SFBA stated that code-share partners of major airlines should begin reporting as soon as practicable. It pointed out that many airports have extensive operations by such code-share carriers and the data from these flights “would be valuable in assessing the delay problems.” SFBA stated that although the large certificated air carriers account for 87% of domestic enplanements, they account for a lower percentage of domestic operations. As an example, SFBA pointed to statistics for United Air Lines and its code-share partners at San Francisco-Oakland (SFO) airport for March 4, 1999, stating that while United accounted for 84% of the available seats at SFO, it accounted for only 69% of the operations there. SFBA claims that smaller aircraft “contribute to delay more than larger aircraft” because smaller aircraft are slower, require more space to avoid wake turbulence, and serve less passengers. According to SFBA, as a way to minimize reporting burden on code-share partners, reporting could be limited to reportable airports where the code-share operations account for 10% or more of the operations. A reportable airport is an airport that accounts for at least one percent of domestic scheduled enplanements.

The City of Boston believes that excluding from the proposed new causal reporting requirement 17% of passenger enplanements limits the usefulness of the proposed new data. It stated that “it will be impossible for the DOT to implement well-informed market-based approaches to minimize delays,” without delay information from the carriers not required to report.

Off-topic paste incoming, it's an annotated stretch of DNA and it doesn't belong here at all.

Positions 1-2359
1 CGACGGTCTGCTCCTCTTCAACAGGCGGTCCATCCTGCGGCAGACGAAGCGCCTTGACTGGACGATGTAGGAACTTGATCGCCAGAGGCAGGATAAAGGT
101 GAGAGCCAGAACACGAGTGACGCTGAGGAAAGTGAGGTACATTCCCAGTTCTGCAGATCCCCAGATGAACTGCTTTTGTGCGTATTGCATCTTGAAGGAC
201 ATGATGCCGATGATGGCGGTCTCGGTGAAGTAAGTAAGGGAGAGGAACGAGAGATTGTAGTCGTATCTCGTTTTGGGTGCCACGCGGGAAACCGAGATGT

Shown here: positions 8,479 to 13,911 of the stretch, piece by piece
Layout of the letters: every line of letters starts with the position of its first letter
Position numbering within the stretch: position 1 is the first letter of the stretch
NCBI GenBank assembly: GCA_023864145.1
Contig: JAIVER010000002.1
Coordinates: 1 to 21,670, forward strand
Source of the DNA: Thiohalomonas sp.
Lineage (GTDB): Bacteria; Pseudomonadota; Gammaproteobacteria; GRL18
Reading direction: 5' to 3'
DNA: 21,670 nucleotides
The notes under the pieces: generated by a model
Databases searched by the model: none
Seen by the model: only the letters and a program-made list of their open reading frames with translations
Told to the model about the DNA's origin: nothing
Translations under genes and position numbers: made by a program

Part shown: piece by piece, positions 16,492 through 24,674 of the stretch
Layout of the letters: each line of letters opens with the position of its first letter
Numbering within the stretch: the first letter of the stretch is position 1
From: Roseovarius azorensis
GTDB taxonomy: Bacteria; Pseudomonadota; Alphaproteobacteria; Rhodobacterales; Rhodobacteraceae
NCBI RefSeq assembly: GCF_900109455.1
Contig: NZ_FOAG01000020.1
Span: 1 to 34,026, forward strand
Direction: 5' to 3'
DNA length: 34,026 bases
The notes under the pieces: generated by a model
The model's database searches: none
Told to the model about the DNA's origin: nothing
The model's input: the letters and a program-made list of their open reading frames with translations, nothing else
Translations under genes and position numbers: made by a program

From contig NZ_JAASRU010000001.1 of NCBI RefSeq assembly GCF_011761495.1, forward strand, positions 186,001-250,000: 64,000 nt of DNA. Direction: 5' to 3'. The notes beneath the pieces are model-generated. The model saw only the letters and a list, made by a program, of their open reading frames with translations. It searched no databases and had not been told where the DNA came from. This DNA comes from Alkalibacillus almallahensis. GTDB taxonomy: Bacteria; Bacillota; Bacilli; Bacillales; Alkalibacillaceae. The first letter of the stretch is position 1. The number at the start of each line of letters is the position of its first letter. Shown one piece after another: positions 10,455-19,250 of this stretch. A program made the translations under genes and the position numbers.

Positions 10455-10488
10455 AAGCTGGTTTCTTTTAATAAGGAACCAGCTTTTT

ACI-NA believes that DOT must design a system for tracking the causes of delays that is accurate and complete. The omission of code-share partners and other scheduled air carriers which account for 17% of passengers distorts and undermines the utility of delay data. According to ACI-NA, “More accurate data will enable smaller and regional carriers to understand their flight delay problems and ultimately help solve those problems. Currently, there is no mechanism that serves this function.”

ATA stated that “all major, national and code-sharing partners should be included in the Part 234 reporting system,” and each carrier must be responsible for its own reporting. ATA believes that “The 17% of enplanements exempt from reporting contribute a disproportionate, higher number of airplanes to the congestion mix since these airplanes generally have fewer seats.” According to ATA, “By leaving out this 17%, we may inadvertently deny ourselves the ability to find out the triggering causes of delays, which increase exponentially at congested airports with each added flight, no Start Printed Page 70538matter how small the aircraft.” ATA cited La Guardia as a good example of an increase in small aircraft operations overwhelming the system.